Walden and Wang succeed Andy Laird, former vice president and chief technical officer of Journal Broadcast Group, who is retiring later this year. Laird chaired the DRB Subcommittee since 2007, succeeding Milford Smith, vice president of radio engineering with Greater Media, who remains chair of the full NRSC.
During Laird’s tenure, a number of significant documents were developed, including the latest revision of the NRSC digital radio standard, NRSC-5-C, which describes significant new operational capabilities, including asymmetric digital sidebands for AM and FM, increased FM digital carrier power and reduced AM digital bandwidth.
CEA HONORS DAVID LAYER
The Consumer Electronics Association has honored NAB Senior Director Advanced Engineering David Layer.
CEA annually presents its Technology & Standards Leadership Award to an outstanding individual for “their commitment to excellence as evidenced by the extent and consistency of their overall, ongoing participation in CEA’s Technology & Standards program … for significant contributions to CEA’s Technology & Standards program to advance the state-of-the-art in consumer electronics … [and] demonstrated industry leadership through active participation.”
Layer was honored during the NRSC’s breakfast.
Mike Bergman, CEA senior director Technology & Standards, is also CEA’s staff liaison with the NRSC, we reported in February.
In prepared remarks shared with Radio World, Bergman said: “This year, the NRSC’s 35th year, it is appropriate that the award go to someone who has contributed so much to this group, to radio and to radio standards. [Layer] has been with the NRSC for close to 20 years.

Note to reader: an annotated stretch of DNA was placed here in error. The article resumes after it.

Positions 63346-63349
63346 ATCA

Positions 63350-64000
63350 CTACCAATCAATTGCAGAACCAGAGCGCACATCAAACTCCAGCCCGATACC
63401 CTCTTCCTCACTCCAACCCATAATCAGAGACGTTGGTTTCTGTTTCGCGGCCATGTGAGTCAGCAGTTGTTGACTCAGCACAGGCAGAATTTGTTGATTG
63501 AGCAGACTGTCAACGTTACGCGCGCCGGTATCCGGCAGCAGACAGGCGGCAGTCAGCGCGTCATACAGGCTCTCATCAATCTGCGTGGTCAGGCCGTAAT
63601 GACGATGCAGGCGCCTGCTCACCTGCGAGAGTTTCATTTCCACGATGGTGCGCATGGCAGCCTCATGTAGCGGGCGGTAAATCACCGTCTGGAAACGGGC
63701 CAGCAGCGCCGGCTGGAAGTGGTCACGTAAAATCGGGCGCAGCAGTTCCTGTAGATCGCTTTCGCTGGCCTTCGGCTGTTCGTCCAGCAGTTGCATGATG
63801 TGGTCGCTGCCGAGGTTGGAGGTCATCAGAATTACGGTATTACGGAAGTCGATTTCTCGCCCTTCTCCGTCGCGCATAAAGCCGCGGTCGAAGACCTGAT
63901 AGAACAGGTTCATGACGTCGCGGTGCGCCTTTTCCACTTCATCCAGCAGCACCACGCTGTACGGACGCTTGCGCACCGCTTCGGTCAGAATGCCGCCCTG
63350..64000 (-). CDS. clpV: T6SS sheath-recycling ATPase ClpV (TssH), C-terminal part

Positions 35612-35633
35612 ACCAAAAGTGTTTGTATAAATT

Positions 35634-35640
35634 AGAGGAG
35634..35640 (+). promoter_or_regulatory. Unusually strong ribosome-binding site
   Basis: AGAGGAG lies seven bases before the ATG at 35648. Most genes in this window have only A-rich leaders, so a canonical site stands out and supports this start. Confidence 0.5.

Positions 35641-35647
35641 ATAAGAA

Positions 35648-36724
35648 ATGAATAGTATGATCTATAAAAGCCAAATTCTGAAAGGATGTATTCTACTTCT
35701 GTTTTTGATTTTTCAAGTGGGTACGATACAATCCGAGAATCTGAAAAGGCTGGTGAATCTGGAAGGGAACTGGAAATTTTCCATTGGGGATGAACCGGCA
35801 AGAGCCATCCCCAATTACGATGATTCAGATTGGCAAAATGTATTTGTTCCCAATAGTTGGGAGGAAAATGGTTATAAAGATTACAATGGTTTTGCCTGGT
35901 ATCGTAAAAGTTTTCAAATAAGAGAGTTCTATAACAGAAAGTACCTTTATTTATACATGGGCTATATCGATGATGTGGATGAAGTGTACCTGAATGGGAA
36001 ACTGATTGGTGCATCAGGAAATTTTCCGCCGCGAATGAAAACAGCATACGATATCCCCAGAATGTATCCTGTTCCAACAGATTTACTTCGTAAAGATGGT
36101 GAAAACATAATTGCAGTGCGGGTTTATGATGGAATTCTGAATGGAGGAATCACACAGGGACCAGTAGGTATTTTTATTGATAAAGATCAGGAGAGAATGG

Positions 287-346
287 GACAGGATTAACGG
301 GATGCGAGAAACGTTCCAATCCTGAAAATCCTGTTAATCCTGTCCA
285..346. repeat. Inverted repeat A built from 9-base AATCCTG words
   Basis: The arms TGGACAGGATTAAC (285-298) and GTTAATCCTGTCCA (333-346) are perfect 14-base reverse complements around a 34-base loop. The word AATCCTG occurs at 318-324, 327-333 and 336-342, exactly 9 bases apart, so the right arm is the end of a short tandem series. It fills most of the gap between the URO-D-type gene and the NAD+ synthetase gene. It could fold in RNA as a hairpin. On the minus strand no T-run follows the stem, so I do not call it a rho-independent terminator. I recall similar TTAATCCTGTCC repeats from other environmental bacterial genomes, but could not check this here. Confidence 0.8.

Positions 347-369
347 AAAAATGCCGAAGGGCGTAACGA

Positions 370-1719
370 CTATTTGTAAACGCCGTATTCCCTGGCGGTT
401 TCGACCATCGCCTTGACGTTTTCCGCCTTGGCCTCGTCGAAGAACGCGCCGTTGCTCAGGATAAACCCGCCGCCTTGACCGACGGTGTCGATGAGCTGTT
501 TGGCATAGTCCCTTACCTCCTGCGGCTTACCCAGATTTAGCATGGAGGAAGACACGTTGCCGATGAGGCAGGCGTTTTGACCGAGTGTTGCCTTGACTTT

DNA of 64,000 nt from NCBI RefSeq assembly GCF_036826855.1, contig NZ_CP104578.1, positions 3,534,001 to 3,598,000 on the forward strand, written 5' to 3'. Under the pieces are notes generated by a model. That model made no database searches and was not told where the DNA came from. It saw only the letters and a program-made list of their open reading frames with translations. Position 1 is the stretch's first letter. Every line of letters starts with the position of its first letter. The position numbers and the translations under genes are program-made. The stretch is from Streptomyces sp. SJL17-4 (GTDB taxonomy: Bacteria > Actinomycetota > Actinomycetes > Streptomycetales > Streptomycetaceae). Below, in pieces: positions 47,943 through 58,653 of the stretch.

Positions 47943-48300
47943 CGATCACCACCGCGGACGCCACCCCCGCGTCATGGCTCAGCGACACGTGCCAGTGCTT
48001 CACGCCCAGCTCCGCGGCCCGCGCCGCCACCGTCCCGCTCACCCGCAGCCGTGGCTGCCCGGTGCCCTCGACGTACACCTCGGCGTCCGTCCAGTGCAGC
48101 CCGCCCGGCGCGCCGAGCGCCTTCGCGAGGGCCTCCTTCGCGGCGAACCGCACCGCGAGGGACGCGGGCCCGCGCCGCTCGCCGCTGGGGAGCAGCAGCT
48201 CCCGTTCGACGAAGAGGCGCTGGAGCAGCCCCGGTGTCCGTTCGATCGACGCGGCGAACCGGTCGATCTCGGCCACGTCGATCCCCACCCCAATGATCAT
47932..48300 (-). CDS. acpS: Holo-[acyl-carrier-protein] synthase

“When you consider the phrases ‘extent and consistency,’ ‘significant contributions’ and ‘demonstrated industry leadership,’ there is certainly no shortage of names. NRSC is home to a host of award-winning engineering talent,” he said. “But over the past two decades, one individual has contributed many hours to the efforts of the NRSC.”
Bergman said that Layer “has participated in a thousand discussions and more; and he has set a standard of excellence by example and by insistence on quality.”
Layer has been with the NAB since 1995, and is NAB’s staff representative to the NRSC. Bergman cited Layer’s work as key to the smooth operation of the joint NAB-CEA standards- and guideline-setting effort.
Layer was instrumental in the adoption of NRSC-4 RBDS and NRSC-5 IBOC standards, and for most of the several dozen additional standards and guidelines published by this group, according to Bergman.
In addition to the NRSC, Layer’s contributions may be seen in IEEE Spectrum Magazine, the NAB Engineering Handbook and at technical conferences and broadcast symposiums in the U.S. and abroad. In his spare time, he has leadership roles in Association of Federal Communications Consulting Engineers and the IEEE Broadcast Technology Society.